If there is one point on which critics and fans of Elon Musk agree, it is that the billionaire is a defender of the environment. Musk co-founded Tesla, a company whose goal is to help build a sustainable world.
“Tesla is to protect life on Earth, SpaceX to extend life beyond,” the serial entrepreneur said about the mission of his two well-known companies on July 15.
“This is because the overarching purpose of Tesla Motors (and the reason I am funding the company) is to help expedite the move from a mine-and-burn hydrocarbon economy towards a solar electric economy, which I believe to be the primary, but not exclusive, sustainable solution,” Musk wrote in August 2006 when he introduced, through a blog post, what he called “The Secret Tesla Motors Master Plan (just between you and me).” A sort of secret guide to transform transportation and to save the planet from dying from pollution.
Tesla has thus accelerated the transformation of the automotive sector to electric vehicles, which reduces CO2 emissions from the most used mode of transport in the northern hemisphere.
Since the merger between Tesla and SolarCity, another company Musk launched, the manufacturer of electric vehicles also produces solar panels.
Population Collapse ‘Is a Much Bigger Risk’
In 2021, the tech tycoon purchase of Tesla cars with bitcoins, after reportedly told him that it required a lot of electricity to validate transactions (Proof-of-Work) made with the cryptocurrency.
But the billionaire believes that there is a priority, even a much more important problem today than global warming. That problem is the reduction of the world population, a phenomenon which particularly affects the countries of the northern hemisphere and China.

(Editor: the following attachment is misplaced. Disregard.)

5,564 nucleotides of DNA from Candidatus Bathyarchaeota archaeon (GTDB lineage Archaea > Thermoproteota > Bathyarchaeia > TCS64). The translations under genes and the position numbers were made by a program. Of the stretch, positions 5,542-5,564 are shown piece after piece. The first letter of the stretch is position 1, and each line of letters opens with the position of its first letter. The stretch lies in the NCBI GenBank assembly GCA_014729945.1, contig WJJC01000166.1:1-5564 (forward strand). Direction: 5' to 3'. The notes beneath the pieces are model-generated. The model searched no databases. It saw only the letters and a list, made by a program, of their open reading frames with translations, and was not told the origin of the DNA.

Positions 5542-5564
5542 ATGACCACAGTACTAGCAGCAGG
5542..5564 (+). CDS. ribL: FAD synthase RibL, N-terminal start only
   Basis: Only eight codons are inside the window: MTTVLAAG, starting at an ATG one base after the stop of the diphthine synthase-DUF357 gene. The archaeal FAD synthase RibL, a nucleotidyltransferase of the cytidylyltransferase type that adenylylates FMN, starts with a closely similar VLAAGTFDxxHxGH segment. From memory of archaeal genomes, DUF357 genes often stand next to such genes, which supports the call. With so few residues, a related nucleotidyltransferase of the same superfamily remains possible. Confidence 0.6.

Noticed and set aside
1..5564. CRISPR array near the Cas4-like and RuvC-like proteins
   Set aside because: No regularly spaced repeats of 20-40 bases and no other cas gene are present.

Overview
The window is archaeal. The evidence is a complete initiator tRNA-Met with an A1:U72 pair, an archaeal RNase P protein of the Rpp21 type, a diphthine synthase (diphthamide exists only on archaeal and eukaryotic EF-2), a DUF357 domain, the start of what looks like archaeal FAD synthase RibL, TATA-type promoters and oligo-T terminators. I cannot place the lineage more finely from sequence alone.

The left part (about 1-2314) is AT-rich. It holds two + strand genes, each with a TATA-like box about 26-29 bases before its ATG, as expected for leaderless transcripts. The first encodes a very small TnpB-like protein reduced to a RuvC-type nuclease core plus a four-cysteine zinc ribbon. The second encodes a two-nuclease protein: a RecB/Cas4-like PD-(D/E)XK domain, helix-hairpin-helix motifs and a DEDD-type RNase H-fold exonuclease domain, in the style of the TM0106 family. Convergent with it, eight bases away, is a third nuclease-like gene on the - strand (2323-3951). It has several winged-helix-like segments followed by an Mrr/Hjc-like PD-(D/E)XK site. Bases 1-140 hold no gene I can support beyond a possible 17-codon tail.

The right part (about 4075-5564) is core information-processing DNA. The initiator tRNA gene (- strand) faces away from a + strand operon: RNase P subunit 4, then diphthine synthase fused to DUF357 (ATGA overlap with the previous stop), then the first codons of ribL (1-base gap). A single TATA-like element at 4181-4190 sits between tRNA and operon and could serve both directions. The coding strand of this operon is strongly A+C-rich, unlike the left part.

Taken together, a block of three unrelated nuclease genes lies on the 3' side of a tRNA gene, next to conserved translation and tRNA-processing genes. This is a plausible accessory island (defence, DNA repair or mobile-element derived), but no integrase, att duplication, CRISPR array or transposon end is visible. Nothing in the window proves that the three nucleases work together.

“Population collapse due to low birth rates is a much bigger risk to civilization than global warming,” the global CEO tweeted on August 26. As if to show that he is serious he added: “Mark these words.”
And to emphasize the urgency of depopulating western countries, which currently produces the majority of the wealth of our world, the whimsical boss wishes to remind us that he still considers that global warming is a big and crucial problem for the planet. He seems to suggest that it is more a matter of priority. Basically, we have to redefine the priorities. And at the top of the list should be the issue of population.
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“(And I do think global warming is a major risk),” Musk said.
This isn’t the first time Musk has brought up this issue. He has in the past sounded the alarm about population decline in Japan, Italy, South Korea, China and Hong Kong. He also warned of declining birth rates in the US and elsewhere.
Several Warning Signs
Musk’s new alarm comes after conflicting new data on world population trends.
The total fertility rate in South Korea, or the average number of children a woman bears during her lifetime, stood at 0.81 in 2021, compared to 0.84 the previous year, according to recent data from Statistics Korea (Kostat). It is the lowest figure since the statistics agency started compiling related data in 1970. Last year also marked the fourth year in a row that the number was below 1.
South Korea is the only country where the number of births per woman has remained below 1 among the 38 members of the Organization for Economic Co-operation and Development (OECD). In 2020, the total fertility rate of OECD countries was 1.59 on average.
According to the United Nationsthe global population is projected to reach 8 billion on 15 November 2022. A peak of around 10.4 billion people will be reached during the 2080s and the world population will remain at that level until 2100.
But the organization also said that in 2021, the fertility rate was 2.3 children per woman, compared to 5 in 1950, and will be 2.1 in 2050. HSBC economists estimate, in a recent studythat this decline will be more significant, in particular with the better integration of women in the labor market, the rise in real estate and better access to care and contraceptive practices.
The trend of an aging global population also suggests that the death rate will rise sharply, warns HSBC. According to this study, the curves of the birth rate and that of the death rate could intersect between the years 2080 and 2090.
They therefore conclude that the world population will be halved in 80 years, to 4 billion inhabitants in 2100.